I turned on my engine and drove the boat forward into the wind, the sails were loud as they flapped about. The genoa still wouldn’t drop, despite my prayers and wishes. I knew I had to go forward, there was no other way to bring it down. I pulled in the main sheet as tight as I could get it (which I knew would make for trouble later, but the last thing I needed was for me to be running back to the cockpit after pulling down the genoa, and get smacked in the head by the boom jibing) and psyched myself up. I was alarmingly calm. I knew what had to be done, there was no other option. I said two Hail Mary prayers aloud, took a deep breath, and ran forward to the bow.

Remember, I don’t have a working autopilot. To keep the tiller in a straight line, I use bunji cords, which work okay in moderate winds, but these winds were not moderate. As soon as I’d let go of the tiller, the boat started to turn. But there was nothing else I could do. The genoa had to come down.

I stayed low on deck, crawling when I could, grabbing onto the stanchions, the toe rails. At the bow, I grabbed the genoa and started pulling. But the wind had grabbed the tight mainsail and started turning us. The wind took the genoa and pushed it into me, and the boat started to heel. It’s amazing how quickly the mind works, and in that fraction of a second, I remembered how I’d tried to save part of a roof to our horse’s shed in big gusts of wind, years ago, and me losing control and flying into a fence as I held onto the roof. You can’t fight nature, she’s too strong. In one fluid motion, I picked up the genoa and tossed it over me before it could throw me into the water. Then I grabbed the sail again, and pulled like I never had before, yanking that sail as quickly as possible. The difference in the boat’s heel, once the genoa came down, was immediate. Though the boat was still torqued, it was manageable. I unclipped the halyard from the sail, clipped it to the bowsprit, then crawled back to the cockpit.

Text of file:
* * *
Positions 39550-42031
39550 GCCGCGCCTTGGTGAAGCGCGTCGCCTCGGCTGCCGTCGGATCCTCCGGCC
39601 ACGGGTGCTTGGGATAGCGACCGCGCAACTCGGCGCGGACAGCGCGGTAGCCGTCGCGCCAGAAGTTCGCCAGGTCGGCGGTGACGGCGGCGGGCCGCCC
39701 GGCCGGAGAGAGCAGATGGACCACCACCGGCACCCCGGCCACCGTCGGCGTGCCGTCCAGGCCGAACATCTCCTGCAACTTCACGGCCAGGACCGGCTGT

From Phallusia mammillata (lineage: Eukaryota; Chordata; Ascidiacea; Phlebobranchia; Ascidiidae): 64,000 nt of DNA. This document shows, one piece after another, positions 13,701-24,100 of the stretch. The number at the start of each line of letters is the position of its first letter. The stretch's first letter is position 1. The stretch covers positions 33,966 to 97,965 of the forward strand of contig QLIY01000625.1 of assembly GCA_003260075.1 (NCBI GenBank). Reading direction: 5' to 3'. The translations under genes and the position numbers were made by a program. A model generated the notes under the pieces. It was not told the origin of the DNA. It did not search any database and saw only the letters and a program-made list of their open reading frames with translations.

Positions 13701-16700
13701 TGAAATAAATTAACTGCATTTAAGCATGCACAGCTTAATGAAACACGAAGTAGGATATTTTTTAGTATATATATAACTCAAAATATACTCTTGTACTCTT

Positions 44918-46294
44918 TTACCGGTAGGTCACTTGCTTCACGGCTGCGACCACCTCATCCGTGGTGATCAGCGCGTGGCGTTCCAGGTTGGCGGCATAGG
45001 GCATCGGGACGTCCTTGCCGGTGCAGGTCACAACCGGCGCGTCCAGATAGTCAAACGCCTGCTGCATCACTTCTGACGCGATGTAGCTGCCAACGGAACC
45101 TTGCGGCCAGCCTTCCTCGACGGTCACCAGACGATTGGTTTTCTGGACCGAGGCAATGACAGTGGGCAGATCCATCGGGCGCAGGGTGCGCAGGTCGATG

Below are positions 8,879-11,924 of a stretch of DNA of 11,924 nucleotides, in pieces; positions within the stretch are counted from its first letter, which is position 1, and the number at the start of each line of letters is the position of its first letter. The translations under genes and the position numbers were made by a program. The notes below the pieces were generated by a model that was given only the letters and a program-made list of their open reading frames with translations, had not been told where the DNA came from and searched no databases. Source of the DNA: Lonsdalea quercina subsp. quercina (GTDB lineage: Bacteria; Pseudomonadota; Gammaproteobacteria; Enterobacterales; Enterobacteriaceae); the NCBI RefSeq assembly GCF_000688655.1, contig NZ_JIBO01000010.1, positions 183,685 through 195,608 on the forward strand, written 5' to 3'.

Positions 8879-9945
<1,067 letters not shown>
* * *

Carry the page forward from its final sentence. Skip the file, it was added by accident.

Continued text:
The wind loves to blow the boat sideways, and of course I had to pick an approaching shallow shore as my location to spin around while I dropped sails. Remember, I love to make things harder on myself. Anyway, I slowly turned the boat into the wind, took another deep breath, released the tiller, and ran to the mast. I dropped down low again, wrapped my legs around the mast, held on with an arm, undid the line, unwrapped the coils from the winch, and released the main. The wind, as it always does, caught the boat and started pushing her about. But I pulled down on that mainsail despite that. Thank God I have long arms, and I was able to remain seated and balanced as I pulled the mainsail all the way down.

The boat leveled out.

Sighing, I crawled back to the cockpit and sat down to grab the tiller. I was still alive, hadn’t gotten hurt, hadn’t been tossed into the water. I turned the boat downwind toward our destination. I didn’t care that the mainsail was all over the cabin and not neatly tied to the boom. I was simply happy to motor with the waves, bobbing slightly and comfortably.

To my port side, Jonathan had also dropped his sails and had them neatly tied and bundled away. His boat is bigger and heavier and can withstand much more weather than little Libby can. And, of course, Jonathan has much more sailing experience and expertise than I do, and I admired what appeared to be a calm demeanor as he tied up his sails. We were now motoring in together. I pulled my iPhone from my coat pocket and saw he’d sent me a brief text: “Ok?”

“Yep,” I texted back, then slipped the phone into my pocket.

The rest of the journey home was blessedly unremarkable. When we made a turn, the wind died as it couldn’t quite make it around land. I took the opportunity to put the boat into neutral, then ran forward to drop my fenders, bundle up the genoa, strap down the main so it was out of my face, and motor back to port.